Google minimal design and minimal usability

Just contributed to a Webmasteworld thread, 1/4">http://www.webmasterworld.com/google/3603256.htm]1/4 of all users cannot do a Google search - sparked by a finding reported by web usability guru Jakob Nielsen, Bridging">http://www.useit.com/alertbox/designer-user-differences.html]Bridging the Designer–User Gap.

My posts (didn't mention my dad not having figured re URL address bar etc - there were plenty of similar anecdotes in the thread):

Education useful/worthwhile?

Like, say, each webmasterworld member adding page on basics re how to use web to websites? [Where to put this so most users may not see/notice? Could be nifty if links only appear when someone visits thro an odd search; but I dunno how to do this.] Or google, yahoo, msn could check for quirky searches of example.com sort, and results lists could include v brief info on searching etc. A very little like google will suggest alternative spellings when typos suggested.

- elicited zero interest, so then:

So education not just useful, but required, and webmasterworld members aren't the ones to do it.

Google/yahoo/msn might consider something like giving random tips on pages; and a "want more tips?" link.

The famously slim google main page seems, then, ok only if you actually know what google is and how to use it - an assumption that's clearly wrong for substantial nos of people. In another thread, see re google use maybe levelling off - having no obvious instructions is a reason.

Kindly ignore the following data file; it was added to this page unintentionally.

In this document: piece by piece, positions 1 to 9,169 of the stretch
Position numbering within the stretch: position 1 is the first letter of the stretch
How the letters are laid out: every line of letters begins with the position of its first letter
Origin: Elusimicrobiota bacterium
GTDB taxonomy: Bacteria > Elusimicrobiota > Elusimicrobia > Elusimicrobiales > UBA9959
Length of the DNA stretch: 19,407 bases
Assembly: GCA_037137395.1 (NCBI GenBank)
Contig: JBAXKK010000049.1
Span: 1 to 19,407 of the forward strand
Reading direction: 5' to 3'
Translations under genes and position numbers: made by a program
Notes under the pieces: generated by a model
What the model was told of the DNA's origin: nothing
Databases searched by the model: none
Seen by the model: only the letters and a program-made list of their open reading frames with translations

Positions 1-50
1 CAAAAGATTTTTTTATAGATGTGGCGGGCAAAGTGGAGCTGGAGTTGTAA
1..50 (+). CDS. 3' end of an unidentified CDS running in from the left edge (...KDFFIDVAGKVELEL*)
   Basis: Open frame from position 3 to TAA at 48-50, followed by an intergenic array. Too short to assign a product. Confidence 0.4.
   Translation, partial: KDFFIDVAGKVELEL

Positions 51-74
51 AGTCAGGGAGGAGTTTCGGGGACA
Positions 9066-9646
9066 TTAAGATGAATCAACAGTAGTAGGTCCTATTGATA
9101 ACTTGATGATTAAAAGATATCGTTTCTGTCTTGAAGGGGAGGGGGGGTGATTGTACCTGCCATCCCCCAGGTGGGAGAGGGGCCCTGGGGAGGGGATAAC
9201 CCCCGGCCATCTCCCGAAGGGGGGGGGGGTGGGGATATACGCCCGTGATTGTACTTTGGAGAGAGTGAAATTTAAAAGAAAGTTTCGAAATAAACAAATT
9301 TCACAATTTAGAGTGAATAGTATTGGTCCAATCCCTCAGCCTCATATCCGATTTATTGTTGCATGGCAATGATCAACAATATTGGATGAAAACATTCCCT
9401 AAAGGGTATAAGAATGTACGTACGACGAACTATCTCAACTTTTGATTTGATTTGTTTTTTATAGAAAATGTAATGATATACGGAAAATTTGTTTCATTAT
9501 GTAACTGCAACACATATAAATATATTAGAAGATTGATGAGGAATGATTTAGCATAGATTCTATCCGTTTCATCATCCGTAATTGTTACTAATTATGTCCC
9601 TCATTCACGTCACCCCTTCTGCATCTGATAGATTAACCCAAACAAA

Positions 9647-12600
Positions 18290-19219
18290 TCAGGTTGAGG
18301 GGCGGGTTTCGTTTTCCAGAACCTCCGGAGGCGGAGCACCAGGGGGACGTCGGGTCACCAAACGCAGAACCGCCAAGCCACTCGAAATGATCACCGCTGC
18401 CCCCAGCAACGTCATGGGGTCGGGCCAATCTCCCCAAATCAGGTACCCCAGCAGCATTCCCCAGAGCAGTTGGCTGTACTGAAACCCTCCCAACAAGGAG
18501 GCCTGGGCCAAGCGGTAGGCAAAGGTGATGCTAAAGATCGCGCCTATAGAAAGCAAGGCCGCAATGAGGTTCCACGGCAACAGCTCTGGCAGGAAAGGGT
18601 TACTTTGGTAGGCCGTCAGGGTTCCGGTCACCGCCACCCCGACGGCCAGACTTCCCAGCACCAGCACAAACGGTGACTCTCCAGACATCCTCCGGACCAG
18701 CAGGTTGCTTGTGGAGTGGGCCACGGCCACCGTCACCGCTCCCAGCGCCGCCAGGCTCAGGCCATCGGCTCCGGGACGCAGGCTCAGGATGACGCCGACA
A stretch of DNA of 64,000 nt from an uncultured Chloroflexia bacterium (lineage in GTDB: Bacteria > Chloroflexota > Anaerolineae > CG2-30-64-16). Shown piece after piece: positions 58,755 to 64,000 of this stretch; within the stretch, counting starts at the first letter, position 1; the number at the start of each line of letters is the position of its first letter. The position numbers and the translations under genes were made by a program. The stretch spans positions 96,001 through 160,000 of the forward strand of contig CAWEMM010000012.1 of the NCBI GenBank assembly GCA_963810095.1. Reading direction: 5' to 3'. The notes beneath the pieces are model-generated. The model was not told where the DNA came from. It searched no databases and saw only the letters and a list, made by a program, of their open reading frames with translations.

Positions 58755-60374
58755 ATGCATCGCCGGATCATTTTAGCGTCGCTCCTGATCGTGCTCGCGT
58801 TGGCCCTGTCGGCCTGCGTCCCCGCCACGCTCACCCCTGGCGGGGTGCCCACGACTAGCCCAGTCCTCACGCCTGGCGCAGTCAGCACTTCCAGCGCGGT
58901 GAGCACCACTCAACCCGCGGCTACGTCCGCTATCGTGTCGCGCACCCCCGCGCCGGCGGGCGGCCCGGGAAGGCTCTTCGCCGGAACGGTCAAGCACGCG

was a reply mentioning this, and I posted:

"Arguably, the more complexity there is on a page the more likely it is that people will become confused."

Agreed, which is why I suggested random tips, with link to more tips/info. Another way might be v basic info, and more on mouseover: google bods can surely come up w something; maybe in past, aiming for people who used search engines like excite - not that I can remember if they had how to info!

Less is more, but nothing is nothing.

Really, though, seems to me this is a discussion that shouldn't even be taking place. Google should have this issue nailed, and instead should be chance for thread on how superbly google blends minimalism with usability - for techies and non-techies alike. Meanwhile, other search engines may take note: search results matter; but could be value in having friendlier approach.

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